Of course, this is just a projection. There is no way of really knowing where today’s universities would stand. After all, Quebec has one of the highest deficits in the country. At the time of writing, Quebec’s debt was totaled over $270 billion, according to the Fraser Institute. For all we know, the same cuts would have been made.

Still, the fact remains that universities were underfunded before the government’s budgetary cuts were even announced.

Students don’t want tuition to increase, but is it realistic to expect tuition to be this low forever, when every year, the cost of living increases? Is it time to store away the ideal of free post-secondary education for Quebecers? These are questions worth asking.

For every year that tuition remains this low, universities lose money. We need to remember that, with education, we are getting what we pay for.


Tuition hikes: student’s can’t afford it, but Concordia admins sure can
by Laura Marchand

Quebec is in desperate need of austerity, I won’t deny that. The compressions are hitting everyone in the public sector, and it would be naive to assume that the universities would (or could) be kept out of the firing range. Obviously, Concordia will need to find the money somewhere to continue its operations.

But that place isn’t the pockets of its students—it’s with the administrators.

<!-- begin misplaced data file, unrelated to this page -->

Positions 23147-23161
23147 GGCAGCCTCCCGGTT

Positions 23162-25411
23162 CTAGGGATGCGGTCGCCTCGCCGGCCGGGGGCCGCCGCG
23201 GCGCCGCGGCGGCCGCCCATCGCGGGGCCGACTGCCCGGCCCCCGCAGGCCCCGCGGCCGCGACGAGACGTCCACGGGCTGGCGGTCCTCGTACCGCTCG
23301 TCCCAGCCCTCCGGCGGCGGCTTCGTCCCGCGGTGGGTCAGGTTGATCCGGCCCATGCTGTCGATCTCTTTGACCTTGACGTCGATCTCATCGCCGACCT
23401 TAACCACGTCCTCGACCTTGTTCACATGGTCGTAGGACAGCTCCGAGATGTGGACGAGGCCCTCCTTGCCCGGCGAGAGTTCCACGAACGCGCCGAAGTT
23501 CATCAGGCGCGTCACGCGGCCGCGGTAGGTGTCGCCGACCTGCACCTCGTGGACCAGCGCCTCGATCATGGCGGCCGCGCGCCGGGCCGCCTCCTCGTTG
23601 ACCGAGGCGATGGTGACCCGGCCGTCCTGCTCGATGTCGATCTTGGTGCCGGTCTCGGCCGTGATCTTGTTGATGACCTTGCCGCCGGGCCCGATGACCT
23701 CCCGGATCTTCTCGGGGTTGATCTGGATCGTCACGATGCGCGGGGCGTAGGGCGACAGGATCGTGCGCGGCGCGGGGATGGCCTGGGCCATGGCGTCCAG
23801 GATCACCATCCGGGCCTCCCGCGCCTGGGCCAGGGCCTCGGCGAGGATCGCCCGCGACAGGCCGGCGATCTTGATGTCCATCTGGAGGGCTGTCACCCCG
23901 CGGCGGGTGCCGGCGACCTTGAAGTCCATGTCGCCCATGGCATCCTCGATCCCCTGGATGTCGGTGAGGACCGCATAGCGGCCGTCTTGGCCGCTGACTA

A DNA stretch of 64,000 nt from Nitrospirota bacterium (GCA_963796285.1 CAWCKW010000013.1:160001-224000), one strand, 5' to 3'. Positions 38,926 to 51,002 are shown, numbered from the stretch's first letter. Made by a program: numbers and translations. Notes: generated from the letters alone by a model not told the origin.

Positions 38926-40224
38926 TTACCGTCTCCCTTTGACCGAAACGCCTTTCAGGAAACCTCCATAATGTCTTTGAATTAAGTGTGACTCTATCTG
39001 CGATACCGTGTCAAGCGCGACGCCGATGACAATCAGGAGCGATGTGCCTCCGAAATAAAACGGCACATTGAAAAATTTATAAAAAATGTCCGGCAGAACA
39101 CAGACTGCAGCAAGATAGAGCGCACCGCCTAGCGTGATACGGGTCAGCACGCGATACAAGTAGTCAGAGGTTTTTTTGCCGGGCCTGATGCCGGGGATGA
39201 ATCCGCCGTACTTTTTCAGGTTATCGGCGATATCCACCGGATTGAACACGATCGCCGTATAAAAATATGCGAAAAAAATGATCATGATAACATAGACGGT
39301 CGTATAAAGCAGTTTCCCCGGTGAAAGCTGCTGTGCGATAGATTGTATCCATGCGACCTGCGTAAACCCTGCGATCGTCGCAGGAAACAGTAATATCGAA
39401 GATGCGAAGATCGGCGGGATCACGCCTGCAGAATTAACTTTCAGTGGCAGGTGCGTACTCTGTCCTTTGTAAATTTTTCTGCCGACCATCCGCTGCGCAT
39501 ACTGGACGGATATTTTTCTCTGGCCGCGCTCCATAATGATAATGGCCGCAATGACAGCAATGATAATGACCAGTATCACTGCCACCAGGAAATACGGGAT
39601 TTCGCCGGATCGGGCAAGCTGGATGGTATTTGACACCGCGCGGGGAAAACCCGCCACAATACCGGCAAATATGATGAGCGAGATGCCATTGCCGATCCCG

Let’s start with the obvious: university students simply can’t afford a higher tuition. Students are consistently the poorest bracket amongst Canadians, in part due to the combined cost of tuition, the loss of viable work hours, and the cost of housing and food, among other things. In fact, a 2012 Globe and Mail article states that tuition has been rising at a rate of 6.2 per cent annually—almost three times the rate of inflation, and hence, our paychecks.

As it is, many Canadian students owe about $37,000 in combined public and private debt by the time they finish their education—and 60 per cent of recent graduates have at least $27,000 in debt by the time they enter the workforce.

Frankly, we’re between a rock and a hard place. We can choose not to go to school at all, but in an economic climate where 75 per cent of new jobs in the next decade will require a university degree, being “uneducated” means you’re flat-out unemployed.

However, the meat of the argument doesn’t lie with the circumstances of students. In fact, it lies with Concordia itself.